Becoming Faith Ringgold: Her Quilts Tell Stories
October 25, 2016 Jessica 0 Comments
A person’s life story has so much power. When hidden, it can sometimes do damage to the person who has lived it. When told in helpful ways, it has the ability to heal people and cultures. Some individuals tell their priceless life stories verbally. Other don’t tell them at all. Faith Ringgold’s art pieces–especially her quilts–tell her stories.
Becoming Faith Ringgold
Artist Faith Ringgold was born in 1930 in Harlem, where she was raised. Like many acclaimed artists, she began making art as a young child. Because she had severe asthma, Faith didn’t start public school until she was in second grade. Instead, she was homeschooled during this time. Her mother invested in art supplies and provided her with everything she needed to pursue her artistic interests. This was heaven for the young artist. She constantly created art, and kept at it after she began public school. Interestingly, as a child/adolescent, she never considered herself an artist. She knew that art was something she immensely enjoyed, but didn’t yet identify herself as an artist. Little did she know that as an adult, “artist” would be the title that the world would identify her by.
Faith has some interesting memories from her childhood. She recalls her mother’s friends, how often they would come over to her house, and the conversations they would have. The young artist never interrupted; she just listened intently as the people talked about their struggles. The majority of these individuals were from the South and had had a tough time getting to New York. As they talked about how they got to where they were, Faith tucked their stories away in her heart. Understanding grief, sadness, despair, joy, hope, and the entire spectrum of human emotions helped her later in her art career.
Faith’s Fight for Her Education Led Her Into Teaching
Faith attended City College of New York the fall after she graduated from George Washington High School in 1948. Ms. Ringgold knew since her youth that she wanted to attend CCNY. She and her mother used to walk past the campus and marvel at the Gothic-style buildings. It was always assumed that she would attend college. The question of “where” was answered by her own soul. There was no doubt about it – she wanted to attend CCNY, and she did. Before beginning her schooling, however, she was told that women simply did not receive liberal arts degrees from the college of her dreams. As she said in a video titled Faith Ringgold, Artist, “I was heartbroken because my whole life, going up the hill to school, I would see the kids going to City College and say, ‘I’m going there.’ And now I can’t go? I can’t believe that. So we sat in the office and they talked to me, they explained, ‘You just can’t go to City College because it’s a boy’s school!’ I said, ‘I have no second plan.’ So then somebody came in and said, ‘Well look, why don’t you do this: you can major in art and minor in education and get an art education degree.’ So I did that and I am SO glad I did.” Later, Faith put her art education degree to excellent use directly after matriculating at City College in 1955 – she immediately became an art teacher. She went on to get her MA degree in visual art from CCNY in 1959. It was not until the 1960’s that her personal art began garnering serious attention.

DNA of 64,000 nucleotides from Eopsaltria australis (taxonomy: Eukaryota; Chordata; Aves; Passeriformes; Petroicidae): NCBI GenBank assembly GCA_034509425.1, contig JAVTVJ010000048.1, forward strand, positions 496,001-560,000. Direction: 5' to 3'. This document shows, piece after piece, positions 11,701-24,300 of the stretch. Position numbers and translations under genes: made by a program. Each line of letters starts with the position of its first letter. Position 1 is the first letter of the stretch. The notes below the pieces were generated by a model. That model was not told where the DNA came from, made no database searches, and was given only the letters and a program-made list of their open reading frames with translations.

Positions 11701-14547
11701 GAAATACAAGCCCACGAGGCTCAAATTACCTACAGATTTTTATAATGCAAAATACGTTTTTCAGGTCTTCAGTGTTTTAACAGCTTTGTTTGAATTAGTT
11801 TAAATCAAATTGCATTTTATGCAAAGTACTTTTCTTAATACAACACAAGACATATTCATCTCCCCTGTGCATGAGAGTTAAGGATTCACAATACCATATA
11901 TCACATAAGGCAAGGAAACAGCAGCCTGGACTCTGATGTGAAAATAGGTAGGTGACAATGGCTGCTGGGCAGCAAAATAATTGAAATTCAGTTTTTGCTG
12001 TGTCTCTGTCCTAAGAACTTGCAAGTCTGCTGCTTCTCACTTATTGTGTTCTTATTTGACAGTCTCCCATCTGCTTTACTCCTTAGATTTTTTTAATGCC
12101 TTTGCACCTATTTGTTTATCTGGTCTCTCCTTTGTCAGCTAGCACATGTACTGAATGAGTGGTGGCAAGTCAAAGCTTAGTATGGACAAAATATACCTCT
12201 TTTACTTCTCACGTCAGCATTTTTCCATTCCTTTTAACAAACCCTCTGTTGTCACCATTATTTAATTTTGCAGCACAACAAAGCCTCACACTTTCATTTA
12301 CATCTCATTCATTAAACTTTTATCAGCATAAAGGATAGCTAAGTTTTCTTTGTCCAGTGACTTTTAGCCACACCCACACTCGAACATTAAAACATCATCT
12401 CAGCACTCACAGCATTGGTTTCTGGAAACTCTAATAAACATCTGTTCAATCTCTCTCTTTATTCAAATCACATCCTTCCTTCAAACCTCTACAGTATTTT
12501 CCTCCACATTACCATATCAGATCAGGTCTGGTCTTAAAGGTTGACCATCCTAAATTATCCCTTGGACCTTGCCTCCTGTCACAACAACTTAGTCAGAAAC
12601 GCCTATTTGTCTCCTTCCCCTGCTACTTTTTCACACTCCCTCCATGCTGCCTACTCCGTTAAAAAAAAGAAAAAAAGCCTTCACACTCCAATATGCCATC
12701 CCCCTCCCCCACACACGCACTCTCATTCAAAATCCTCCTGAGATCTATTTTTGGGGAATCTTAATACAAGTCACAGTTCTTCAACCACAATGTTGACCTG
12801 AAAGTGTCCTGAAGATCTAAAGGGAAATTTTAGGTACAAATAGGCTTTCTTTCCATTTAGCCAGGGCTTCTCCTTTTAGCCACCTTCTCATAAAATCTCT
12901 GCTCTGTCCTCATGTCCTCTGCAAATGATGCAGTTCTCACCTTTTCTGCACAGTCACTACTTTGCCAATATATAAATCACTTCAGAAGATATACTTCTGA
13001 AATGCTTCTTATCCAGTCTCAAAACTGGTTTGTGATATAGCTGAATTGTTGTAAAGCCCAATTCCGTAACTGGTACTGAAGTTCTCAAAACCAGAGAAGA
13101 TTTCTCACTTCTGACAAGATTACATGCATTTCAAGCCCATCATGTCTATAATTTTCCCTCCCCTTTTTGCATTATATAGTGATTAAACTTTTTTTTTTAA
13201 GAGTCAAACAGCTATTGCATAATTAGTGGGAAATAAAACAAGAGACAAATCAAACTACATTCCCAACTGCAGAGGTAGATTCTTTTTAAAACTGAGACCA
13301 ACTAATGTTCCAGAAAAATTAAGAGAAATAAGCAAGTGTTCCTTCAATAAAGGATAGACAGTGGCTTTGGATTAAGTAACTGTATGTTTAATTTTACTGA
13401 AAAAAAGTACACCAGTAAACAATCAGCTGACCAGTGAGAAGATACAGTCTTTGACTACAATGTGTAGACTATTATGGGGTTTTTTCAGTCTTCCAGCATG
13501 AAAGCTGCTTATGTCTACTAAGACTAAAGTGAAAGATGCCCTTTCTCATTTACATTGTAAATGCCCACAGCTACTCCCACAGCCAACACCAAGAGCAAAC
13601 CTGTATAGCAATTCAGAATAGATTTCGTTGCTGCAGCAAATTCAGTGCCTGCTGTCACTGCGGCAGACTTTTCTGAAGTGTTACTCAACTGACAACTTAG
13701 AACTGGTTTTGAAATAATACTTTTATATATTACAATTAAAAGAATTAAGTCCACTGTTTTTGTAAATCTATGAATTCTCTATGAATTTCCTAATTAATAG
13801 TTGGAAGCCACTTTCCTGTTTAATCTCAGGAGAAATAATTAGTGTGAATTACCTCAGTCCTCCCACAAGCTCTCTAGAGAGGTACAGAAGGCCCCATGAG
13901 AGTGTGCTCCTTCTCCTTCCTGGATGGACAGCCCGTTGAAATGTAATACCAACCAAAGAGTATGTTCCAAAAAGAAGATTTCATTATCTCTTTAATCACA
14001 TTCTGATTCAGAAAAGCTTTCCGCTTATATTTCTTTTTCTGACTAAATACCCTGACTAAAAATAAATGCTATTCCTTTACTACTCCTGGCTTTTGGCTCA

The Journey That Convinced Ringgold to Tell Her Story Through Art
In 1976, Faith Ringgold made a trek to Nigeria to study African art. The pilgrimage stirred in her a strong desire to tell her life story. In the video mentioned earlier she said, “I had such a wonderful experience in Nigeria and Ghana looking at those gorgeous masks and textiles and all of that. I said, ‘I’m gonna write my autobiography.’ I believe that artists should tell their story. It’s very important. There is a tendency for artists to sit around and wait for somebody ELSE to tell their story. Do it yourself.” Faith did have an autobiography published, but her art was and is what tells her story most wholeheartedly.
The Art of Faith Ringgold
The amount of art that Faith Ringgold has created in her lifetime thus far is amazing. She has used paint, fabric, thread, her voice, and mixed media materials to make art pieces that are as controversial as they are beautiful. One of her most famous pieces is Tar Beach, an acrylic on canvas that is tie-dyed and has a pieced-fabric border. It was crafted in 1988 and now resides at the Solomon R. Guggenheim Museum in New York. FWM’s article Faith Ringgold states, “Tar Beach tells the story of a young African American girl who grows up in Harlem, spending her time outdoors on the rooftops of her urban landscape. The narrative is told through text and image, which are printed with dyes on silk duppioni.” Three years after the Tar Beach quilt was made, Faith published Tar Beach as a children’s book. The book has won over 20 awards. Other famous works of art by Ringgold include Crown Heights Children’s History Quilt, Tar Beach 2, Who’s Afraid of Aunt Jemima, Picasso’s Studio, For the Woman’s House, and Flag Story Quilt.
A Person’s Life Story Has the Power to Change the World
Faith Ringgold is an artist who strives to understand humanity so that she can represent it well in her artwork. She has achieved star status, but that was never what she was after. She merely wanted to tell her story through art, as well as the stories of others, for the purpose of promoting racial and gender equality. She has and is making a difference in the way women and people of all races are treated. Ringgold has proven that one person’s story has the power to change the world.
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